The Jakarta Post
Jakarta Governor Basuki “Ahok” Tjahaja Purnama has admitted some irregularities in the deliberation of a draft bylaw that regulates coastal areas and reclamation projects in the capital.
Testifying against Jakarta councilor Mohamad Sanusi at the Jakarta Corruption Court on Monday, Ahok revealed one such irregularity was that members of the City Council had not finalized the bylaw even though they had finished discussing it in their previous meetings.
“The developers were affected by [the delay] in the finalization of the bylaw,” Ahok told the panel of judges in a strong voice.
In March, Sanusi was allegedly caught red-handed by the Corruption Eradication Commission (KPK) receiving Rp 2 billion (US$152,000) from PT Agung Podomoro Land (APL) president Ariesman Widjaja, reportedly a bribe to speed up the draft bylaw’s finalization and to remove a clause that stipulated a 15 percent contribution figure from developers. Last week, the same court sentenced Ariesman to three years in prison for bribing Sanusi. APL is a developer in the reclamation projects
The governor said he did not know the exact reason why the City Council had delayed finalizing the bylaw. However, he noted that Muhammad Taufik, the City Council deputy chairman, who also leads the team that discussed the bylaw, disagreed with the amount of contribution developers should pay in the bylaw.
The administration wants developers to contribute 15 percent of their taxable property value (NJOP) but Taufik, Ahok said, wanted the contribution be reduced to only
In Monday’s hearing, Ahok also revealed that Taufik, while working on the draft with his subordinate Jakarta Development Planning Board (Bappeda) head Tuty Kusumawati, had told her that he had agreed to reduce the 15 percent figure to only 5 percent.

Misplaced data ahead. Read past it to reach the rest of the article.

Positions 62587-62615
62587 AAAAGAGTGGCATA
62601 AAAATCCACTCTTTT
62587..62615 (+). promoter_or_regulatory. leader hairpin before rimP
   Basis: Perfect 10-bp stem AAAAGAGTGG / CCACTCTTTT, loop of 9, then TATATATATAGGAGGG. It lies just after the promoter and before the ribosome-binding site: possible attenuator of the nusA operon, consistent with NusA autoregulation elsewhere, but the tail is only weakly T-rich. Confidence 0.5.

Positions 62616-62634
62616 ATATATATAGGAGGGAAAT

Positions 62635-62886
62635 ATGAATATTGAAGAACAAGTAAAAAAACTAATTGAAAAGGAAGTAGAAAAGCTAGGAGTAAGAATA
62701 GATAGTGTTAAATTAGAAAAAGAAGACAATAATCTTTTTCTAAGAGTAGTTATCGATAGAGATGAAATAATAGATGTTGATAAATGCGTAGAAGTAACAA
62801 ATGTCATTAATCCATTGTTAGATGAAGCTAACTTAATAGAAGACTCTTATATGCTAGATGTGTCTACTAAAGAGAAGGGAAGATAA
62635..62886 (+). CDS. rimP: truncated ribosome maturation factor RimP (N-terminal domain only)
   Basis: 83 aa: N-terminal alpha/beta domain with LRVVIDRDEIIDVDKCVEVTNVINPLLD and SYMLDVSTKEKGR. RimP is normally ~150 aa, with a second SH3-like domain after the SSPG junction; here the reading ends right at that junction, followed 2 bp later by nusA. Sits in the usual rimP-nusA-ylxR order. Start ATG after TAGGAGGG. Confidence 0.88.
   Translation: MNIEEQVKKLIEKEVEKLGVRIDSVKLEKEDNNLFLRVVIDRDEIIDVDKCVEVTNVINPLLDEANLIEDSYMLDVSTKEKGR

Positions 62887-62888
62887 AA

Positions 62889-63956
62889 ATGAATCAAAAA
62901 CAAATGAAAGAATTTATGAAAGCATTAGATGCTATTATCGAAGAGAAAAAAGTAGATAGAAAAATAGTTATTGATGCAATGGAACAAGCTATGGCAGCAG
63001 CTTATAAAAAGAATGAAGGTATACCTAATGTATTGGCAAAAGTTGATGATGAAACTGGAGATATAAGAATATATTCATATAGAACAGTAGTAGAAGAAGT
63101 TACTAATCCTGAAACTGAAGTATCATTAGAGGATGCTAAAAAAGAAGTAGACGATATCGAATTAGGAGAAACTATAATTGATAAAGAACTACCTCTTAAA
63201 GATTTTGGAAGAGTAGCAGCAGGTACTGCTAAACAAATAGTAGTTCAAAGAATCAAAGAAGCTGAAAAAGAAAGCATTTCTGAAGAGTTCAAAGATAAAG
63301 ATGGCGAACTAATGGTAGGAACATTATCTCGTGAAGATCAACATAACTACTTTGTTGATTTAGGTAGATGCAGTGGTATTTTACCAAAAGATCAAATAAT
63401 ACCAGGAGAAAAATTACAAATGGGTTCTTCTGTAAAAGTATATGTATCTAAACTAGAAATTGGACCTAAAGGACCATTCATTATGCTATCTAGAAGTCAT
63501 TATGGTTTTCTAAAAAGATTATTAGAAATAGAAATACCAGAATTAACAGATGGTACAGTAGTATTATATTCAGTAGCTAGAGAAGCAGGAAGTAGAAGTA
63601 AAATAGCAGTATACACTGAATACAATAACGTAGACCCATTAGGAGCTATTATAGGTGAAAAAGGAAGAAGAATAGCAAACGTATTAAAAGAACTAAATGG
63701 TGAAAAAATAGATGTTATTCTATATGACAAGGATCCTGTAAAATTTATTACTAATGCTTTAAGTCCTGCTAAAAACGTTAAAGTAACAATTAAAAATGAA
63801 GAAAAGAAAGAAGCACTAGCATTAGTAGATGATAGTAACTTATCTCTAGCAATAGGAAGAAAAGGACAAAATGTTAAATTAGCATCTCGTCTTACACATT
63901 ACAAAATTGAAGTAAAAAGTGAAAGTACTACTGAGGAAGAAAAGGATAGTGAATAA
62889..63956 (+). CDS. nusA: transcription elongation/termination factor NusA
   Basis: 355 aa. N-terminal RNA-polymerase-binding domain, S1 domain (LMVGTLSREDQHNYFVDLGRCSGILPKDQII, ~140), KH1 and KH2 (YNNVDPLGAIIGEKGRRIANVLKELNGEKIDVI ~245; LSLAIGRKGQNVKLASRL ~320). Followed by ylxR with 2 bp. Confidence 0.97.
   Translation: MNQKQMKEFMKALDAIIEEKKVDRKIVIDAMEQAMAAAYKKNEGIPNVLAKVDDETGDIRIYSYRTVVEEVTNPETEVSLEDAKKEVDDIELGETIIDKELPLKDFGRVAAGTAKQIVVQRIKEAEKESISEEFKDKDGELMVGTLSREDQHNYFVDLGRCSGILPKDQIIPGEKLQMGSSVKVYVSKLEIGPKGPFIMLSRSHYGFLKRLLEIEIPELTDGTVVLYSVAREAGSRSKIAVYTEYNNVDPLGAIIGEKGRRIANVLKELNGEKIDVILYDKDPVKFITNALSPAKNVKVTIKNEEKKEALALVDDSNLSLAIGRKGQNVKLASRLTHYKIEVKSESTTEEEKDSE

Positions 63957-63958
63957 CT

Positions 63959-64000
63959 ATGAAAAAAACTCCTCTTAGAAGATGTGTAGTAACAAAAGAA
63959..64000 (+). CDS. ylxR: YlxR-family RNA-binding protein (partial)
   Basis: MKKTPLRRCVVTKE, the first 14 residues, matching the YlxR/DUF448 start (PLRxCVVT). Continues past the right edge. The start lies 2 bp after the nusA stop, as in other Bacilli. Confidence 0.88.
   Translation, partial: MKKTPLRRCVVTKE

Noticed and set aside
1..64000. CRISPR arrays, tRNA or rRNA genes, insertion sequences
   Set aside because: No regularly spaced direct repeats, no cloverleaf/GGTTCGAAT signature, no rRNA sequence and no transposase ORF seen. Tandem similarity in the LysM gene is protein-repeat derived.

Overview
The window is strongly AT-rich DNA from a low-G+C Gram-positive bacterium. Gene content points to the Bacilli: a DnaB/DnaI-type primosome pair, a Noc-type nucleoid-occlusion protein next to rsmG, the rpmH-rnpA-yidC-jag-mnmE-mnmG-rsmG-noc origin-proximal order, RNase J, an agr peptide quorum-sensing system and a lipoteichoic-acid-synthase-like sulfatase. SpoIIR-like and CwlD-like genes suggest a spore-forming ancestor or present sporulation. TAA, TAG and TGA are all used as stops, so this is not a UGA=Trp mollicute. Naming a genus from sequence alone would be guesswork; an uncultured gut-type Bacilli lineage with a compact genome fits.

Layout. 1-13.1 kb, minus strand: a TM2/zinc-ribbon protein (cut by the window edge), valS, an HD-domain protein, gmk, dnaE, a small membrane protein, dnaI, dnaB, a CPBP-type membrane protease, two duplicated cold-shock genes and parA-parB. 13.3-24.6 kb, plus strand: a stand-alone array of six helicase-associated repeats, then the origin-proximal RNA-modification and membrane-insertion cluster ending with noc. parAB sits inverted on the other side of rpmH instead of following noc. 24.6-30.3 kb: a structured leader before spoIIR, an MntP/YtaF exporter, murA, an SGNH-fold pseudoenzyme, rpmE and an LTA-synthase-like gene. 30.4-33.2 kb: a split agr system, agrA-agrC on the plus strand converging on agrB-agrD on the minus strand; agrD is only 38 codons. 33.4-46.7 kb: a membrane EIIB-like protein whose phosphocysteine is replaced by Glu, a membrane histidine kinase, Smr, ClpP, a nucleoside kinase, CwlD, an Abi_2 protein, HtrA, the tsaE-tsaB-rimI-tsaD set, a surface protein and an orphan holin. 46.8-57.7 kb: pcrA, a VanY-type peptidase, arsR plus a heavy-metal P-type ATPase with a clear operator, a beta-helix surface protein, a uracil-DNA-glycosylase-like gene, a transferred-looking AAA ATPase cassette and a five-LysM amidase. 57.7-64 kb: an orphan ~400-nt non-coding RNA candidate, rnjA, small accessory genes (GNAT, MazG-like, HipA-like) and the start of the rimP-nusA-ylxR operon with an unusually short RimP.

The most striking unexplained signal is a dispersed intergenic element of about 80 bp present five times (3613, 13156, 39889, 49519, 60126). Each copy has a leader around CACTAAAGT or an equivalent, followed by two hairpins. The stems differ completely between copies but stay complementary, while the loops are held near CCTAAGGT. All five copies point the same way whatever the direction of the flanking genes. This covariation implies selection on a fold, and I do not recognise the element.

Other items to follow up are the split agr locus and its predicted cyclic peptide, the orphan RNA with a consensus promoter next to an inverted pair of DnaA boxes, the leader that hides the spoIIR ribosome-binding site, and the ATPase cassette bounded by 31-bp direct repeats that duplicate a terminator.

“I was very angry at the time because in every meeting I disagreed [with lowering the figure]. I told bu Tuty to return the draft to Taufik [and] this was crazy,” Ahok said.
Taufik is not implicated in
During the trial, defendant Sanusi objected to Ahok’s statement that councilors had all reached agreement on the bylaw’s drafting, saying that out of three meetings they had disagreed once.
The reclamation projects in the Jakarta Bay, which are being handled by nine companies — both private and city-owned — are part of a giant sea wall planned by the administration to prevent tidal flooding hitting the capital.
The 17 man-made islets are not meant to prevent floods but the administration said they were included in the plan so it could use developers’ contributions to fund the city’s infrastructure projects.
Ahok said in the hearing that the 15 percent contribution was deemed a beneficial percentage for the city’s infrastructure development.
Controversy, however, has surrounded the projects, ranging from the alleged bribery that implicated Sanusi, to protests from local fishermen who claim the islets’ construction destroys the environment and disrupts their work.
Ahok said the reclamation projects were parallel with the Presidential Decree No. 52/1995 and Bylaw No. 8/1995, which he said required developers to provide contributions to the city. He said the 15 percent figure, however, was his discretion as governor.
Ahok further recommended that prosecutors probe into the fact that former Jakarta governor Fauzi Bowo previously did not impose additional contribution requirements on developers when he issued reclamation permits. He said that move was not in line with the presidential decree.
Meanwhile, Ahok special staffer Sunny Tanuwidjaja, who was also present to testify, said developers objected to the 15 percent figure but they hesitated to tell Ahok. The governor said in the same court that the companies had agreed with the latter figure.
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